Aaron Carter Explains Trump Endorsement to ‘GQ’, Talks About Michael Jackson and Filing for Bankruptcy
Back in late February, former child star Aaron Carter—perhaps most famous for the timeless 2000 pop jam "That's How I Beat Shaq" and for getting in between Disney darlings Hilary Duff and Lindsay Lohan in 2004—was thrust back into the headlines (sorta) when his Twitter endorsement of GOP candidate Donald Trump went viral.
There was plenty of backlash, of course, with Twitter users and fans left and right going on the attack, bringing up Trump's homophobic political stances (among other things) in an effort to educate Carter on his chosen candidate. And while that all went down on February 27, this is the Internet, people, and the Internet doesn't let things go.
On March 12, GQ released an interview with the "I Want Candy" singer in an effort to illuminate the inner workings of his psyche and offer a platform for the 28-year-old to really explain himself.
When asked if he knew his endorsement of Trump would get him "a lot of attention," Carter mused, "It was more than just a tweet, I guess. I support Donald Trump. I don’t support every little thing. Trump goes his own way. He’s a leader, not a follower, and he’s proven that by humbling the other campaigns. I think in regards to him becoming president, well, the electoral college will be the decider."
Revealing that he has actually never voted before ("This is the first time I’ve ever really engaged in politics"), the artist explained that he does not agree with many of Trump's opinions after all. During the interview, he called the notion of banning gay marriage "outlandish" as "[Trump has] supported the gay community before." Carter also added that with regards to Trump's stance on immigration, "building a wall is totally outrageous."
Ultimately, Carter decided that "if Trump can’t change some of his ways of thinking, then I’m just going to sit this one out."
In addition to talking about Trump, Carter also brought up another famous figure: Michael Jackson. The artist claimed that Jackson was a fan and that the late icon would be "ashamed" of those who have bullied Carter in the past.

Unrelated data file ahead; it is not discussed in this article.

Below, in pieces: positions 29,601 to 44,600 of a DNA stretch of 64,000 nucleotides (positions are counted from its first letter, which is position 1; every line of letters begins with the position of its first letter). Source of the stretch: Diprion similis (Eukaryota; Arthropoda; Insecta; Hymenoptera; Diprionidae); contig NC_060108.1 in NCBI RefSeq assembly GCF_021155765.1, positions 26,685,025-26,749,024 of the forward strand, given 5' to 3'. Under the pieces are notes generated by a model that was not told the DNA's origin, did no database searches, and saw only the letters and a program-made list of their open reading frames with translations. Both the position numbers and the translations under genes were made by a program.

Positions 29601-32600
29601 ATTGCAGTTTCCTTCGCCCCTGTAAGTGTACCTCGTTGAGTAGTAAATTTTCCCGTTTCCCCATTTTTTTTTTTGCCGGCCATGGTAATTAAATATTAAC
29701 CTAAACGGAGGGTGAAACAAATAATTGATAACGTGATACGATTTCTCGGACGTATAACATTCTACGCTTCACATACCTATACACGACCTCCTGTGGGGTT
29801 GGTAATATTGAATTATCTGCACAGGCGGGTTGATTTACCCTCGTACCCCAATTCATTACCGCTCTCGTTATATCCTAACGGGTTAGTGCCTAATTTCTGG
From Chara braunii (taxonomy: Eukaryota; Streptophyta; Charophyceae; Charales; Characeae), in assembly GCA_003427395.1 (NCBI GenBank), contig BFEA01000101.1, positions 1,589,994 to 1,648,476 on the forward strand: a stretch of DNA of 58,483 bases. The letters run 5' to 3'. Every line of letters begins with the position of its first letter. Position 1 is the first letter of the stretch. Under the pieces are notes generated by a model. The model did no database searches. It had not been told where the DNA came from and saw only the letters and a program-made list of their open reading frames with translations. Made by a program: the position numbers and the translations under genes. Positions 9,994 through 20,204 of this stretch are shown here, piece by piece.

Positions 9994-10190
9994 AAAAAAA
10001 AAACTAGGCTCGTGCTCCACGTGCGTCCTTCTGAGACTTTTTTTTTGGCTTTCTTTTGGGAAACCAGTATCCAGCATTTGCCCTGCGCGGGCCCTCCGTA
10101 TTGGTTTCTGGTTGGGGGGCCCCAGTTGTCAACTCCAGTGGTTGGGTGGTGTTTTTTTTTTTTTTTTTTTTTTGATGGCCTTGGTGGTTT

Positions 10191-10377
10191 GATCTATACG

"I told people earlier this year that Michael Jackson passed a torch to me. Because he did," Carter shared. "People in Michael Jackson’s camp, you can interview them and they will tell you that he did... I was passed the torch, in how to treat people and what to do with my career and my life. And Michael Jackson told me he started recognizing me from when I was a little boy, because I broke his record when I was eight years old, being the youngest guy to have four singles in the Billboard charts at the same time... And so he knew about me. He said, I watched your career. But I got bullied by all the so-called Michael Jackson fans. You guys should be ashamed of yourselves, if you’re reading this article. And Michael Jackson would be ashamed of you. Because you do the exact opposite of what he stood for."
Aside from his statements on Jackson, bullying, and Trump, Carter also discussed his financial status ("Everyone thought I was broke, but I actually haven’t been broke"), filing for bankruptcy ("I filed Chapter 7 bankruptcy, and it cost me hundreds of thousands of dollars to file that bankruptcy"), and Twitter ("I don’t regret any tweets") in the story.
Whether or not Carter actually ends up voting for Trump in the upcoming election is yet to be seen. For now, however, the artist is more preoccupied with another sort of promotion: his upcoming single, "Fool's Gold," out on April 1.
As he tells his interviewer at GQ, "You gotta go buy it, girl!"
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